Leonard B. Saltz, MD, Chief of Gastrointestinal Oncology at Memorial Sloan Kettering Cancer Center, NY, wants the new checkpoint inhibitors to be available to his patients, but he questions how society will pay for them.
Offering his perspective on value during a plenary session presentation at ASCO 2015, Dr Saltz estimated that the widespread use of immunotherapy agents could cost the United States $174 billion annually.
The most attention-grabbing study presented at the meeting was a testament to the benefit of checkpoint inhibitors. CheckMate 067 evaluated the anti–PD-1 agent nivolumab plus the anti–CTLA-4 agent ipilimumab in patients with advanced melanoma. The immunotherapy doublet combination yielded a median progression-free survival of 11.4 months compared with 6.9 months for nivolumab alone and 2.9 months for ipilimumab alone.
“A median progression-free survival of 11.4 months for combination immunotherapy is truly remarkable, for a disease that 5 years ago was thought virtually untreatable,” Dr Saltz remarked. “As a clinician, I want these drugs and others like them to be available for my patients. As one who worries about how we will make them available and minimize disparities, I have a major problem, and that is that these drugs cost too much.”
How much? “Approximately 4000 times the cost of gold,” according to Dr Saltz. Prices from the first quarter of 2015 show the average per-mg wholesale prices to be $28.78 for nivolumab, $51.79 for pembrolizumab (the other anti–PD-1 agent), and $157.46 for ipilimumab.
Dr Saltz calculated that the treatment cost for a typical patient receiving the CheckMate 067 combination would be $295,566. The use of nivolumab alone would cost $103,220, and ipilimumab alone, which yielded a median duration of remission of <3 months, would cost $158,252.
Rounding this up to approximately $300,000 for an individual patient with a 20% copay, Dr Saltz determined that the patient’s out-of-pocket cost would total $60,000.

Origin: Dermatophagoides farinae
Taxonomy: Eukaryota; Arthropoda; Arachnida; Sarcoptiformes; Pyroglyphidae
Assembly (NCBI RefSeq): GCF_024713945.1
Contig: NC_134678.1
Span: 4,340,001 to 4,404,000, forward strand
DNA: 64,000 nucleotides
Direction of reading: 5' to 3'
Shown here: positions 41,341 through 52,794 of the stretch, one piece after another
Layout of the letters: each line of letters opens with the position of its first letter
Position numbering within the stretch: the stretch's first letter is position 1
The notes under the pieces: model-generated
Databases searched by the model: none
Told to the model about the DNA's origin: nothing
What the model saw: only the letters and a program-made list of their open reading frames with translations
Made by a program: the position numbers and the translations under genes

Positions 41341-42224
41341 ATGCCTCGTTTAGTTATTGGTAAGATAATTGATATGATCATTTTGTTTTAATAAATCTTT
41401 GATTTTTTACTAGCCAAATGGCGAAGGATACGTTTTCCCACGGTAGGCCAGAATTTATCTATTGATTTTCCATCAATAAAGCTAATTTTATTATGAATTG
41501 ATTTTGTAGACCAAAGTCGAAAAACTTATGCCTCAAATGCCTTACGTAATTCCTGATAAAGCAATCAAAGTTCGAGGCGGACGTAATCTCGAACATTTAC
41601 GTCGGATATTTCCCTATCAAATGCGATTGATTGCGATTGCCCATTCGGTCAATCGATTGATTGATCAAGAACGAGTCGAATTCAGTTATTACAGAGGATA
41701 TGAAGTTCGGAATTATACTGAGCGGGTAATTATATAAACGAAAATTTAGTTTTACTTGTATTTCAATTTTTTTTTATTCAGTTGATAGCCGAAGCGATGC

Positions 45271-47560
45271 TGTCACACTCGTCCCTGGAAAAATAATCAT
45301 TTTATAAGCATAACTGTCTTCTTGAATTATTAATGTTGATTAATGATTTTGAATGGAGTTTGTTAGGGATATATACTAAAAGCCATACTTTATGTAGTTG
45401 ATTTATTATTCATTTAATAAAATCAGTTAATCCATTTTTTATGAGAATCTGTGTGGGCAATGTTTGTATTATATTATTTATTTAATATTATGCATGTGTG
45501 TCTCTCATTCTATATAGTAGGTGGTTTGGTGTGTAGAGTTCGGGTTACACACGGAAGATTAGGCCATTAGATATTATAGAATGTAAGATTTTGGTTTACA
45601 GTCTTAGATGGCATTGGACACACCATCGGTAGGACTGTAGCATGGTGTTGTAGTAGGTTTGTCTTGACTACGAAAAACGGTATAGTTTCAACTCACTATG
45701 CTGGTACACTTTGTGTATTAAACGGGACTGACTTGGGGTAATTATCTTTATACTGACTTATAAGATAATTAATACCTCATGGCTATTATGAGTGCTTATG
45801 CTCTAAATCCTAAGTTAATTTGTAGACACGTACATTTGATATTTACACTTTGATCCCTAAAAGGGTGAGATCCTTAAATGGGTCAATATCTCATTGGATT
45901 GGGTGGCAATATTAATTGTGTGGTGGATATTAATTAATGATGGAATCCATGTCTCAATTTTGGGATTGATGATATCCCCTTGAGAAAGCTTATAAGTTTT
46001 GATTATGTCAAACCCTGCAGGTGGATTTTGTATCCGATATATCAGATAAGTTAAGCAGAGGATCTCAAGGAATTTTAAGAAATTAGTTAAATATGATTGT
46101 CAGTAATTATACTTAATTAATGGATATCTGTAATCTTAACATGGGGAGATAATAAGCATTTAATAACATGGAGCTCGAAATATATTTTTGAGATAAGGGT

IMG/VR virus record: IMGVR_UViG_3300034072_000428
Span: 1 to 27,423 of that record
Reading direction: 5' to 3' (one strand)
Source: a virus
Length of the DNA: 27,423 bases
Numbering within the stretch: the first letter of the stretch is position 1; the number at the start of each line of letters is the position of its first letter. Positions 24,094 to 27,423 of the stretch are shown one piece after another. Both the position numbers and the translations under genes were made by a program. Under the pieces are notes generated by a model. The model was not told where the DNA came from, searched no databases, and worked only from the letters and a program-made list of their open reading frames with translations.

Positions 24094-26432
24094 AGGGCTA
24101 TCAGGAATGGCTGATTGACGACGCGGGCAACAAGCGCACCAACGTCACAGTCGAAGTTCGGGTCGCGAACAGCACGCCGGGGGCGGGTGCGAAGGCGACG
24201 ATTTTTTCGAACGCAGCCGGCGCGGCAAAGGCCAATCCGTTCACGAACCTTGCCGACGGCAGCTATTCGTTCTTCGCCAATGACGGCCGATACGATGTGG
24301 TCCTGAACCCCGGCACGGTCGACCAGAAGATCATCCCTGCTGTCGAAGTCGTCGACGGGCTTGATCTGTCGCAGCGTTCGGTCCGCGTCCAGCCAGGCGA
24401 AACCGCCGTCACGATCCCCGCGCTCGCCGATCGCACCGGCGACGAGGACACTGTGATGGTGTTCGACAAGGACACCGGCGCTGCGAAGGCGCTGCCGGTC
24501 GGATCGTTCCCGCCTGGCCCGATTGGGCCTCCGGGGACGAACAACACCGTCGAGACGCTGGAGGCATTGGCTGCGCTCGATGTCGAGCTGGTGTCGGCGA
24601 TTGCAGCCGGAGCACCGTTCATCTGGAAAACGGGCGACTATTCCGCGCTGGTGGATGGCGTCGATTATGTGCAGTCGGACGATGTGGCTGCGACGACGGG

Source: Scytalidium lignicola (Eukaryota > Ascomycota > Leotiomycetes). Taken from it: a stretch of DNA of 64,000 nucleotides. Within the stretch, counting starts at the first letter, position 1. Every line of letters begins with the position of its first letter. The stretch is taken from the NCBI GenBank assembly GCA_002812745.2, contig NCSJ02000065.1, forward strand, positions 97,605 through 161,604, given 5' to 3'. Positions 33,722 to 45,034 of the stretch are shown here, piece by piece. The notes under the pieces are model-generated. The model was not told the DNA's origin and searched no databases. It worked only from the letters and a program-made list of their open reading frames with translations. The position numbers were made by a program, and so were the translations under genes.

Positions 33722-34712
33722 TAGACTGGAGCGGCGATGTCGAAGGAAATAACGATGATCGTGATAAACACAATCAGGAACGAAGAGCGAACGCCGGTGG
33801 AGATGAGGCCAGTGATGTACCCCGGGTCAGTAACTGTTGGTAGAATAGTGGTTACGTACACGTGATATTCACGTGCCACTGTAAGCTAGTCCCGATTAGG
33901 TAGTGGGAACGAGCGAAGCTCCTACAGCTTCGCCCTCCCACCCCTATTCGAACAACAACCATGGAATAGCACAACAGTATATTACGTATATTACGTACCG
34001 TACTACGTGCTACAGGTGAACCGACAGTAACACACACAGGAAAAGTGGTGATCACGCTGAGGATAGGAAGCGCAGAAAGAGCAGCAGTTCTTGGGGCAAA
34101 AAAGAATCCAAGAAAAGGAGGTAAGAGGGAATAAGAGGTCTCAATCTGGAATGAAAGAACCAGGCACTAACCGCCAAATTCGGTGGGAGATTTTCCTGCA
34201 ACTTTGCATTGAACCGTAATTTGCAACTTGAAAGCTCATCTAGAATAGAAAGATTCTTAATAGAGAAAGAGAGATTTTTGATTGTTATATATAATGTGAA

Dr Saltz projected that applying the total figure to the 589,430 patients dying from metastatic cancer annually, the treatment would cost society $173,881,850,000.
“That’s $174 billion for drugs treating patients with metastatic disease—no adjuvant therapy—for 1 year only,” he emphasized.
Dosing and Scheduling Are Cost Drivers
Peter B. Bach, MD, MAPP, Director of the Center for Health Policy and Outcomes, Memorial Sloan Kettering Cancer Center, suggested in a separate presentation that lower doses of checkpoint inhibitors may be as effective as higher doses, and considerably less expensive.
Dr Bach referred to the pivotal study of pembrolizumab versus ipilimumab in advanced melanoma (Robert C, et al. N Engl J Med. 2015;372:2521-2532), which involved pembrolizumab at 10 mg/kg every 2 or 3 weeks. The investigators indicated a “lack of a dose–response relationship…congruent with results” of the KEYNOTE-001 and KEYNOTE-002 trials of the drug, showing that “the administration of pembrolizumab at doses ranging from 2 mg per kilogram every 3 weeks to 10 mg per kilogram every 2 weeks did not affect outcomes.”
“The authors noted that a lower dose is equally effective….That sounds like equivalence,” Dr Bach suggested.
But what is clearly not equivalent, he said, is the cost of using these different schedules of pembrolizumab dosing. Dr Bach figured the monthly costs for an average-sized patient at $9000 for 2 mg/kg every 3 weeks; $46,000 for 10 mg/kg every 3 weeks; and $69,000 for 10 mg/kg every 2 weeks. Dr Saltz’s calculation for the highest dose was even higher, at $83,500.
At this cost, for the highest and most often administered dose, a 75-kg patient with melanoma receiving 26 courses of pembrolizumab would result in a treatment cost of $1,009,944.
“This is unsustainable….We must acknowledge that there must be some upper limit to how much we can, as a society, afford to pay to treat each patient with cancer,” Dr Saltz said.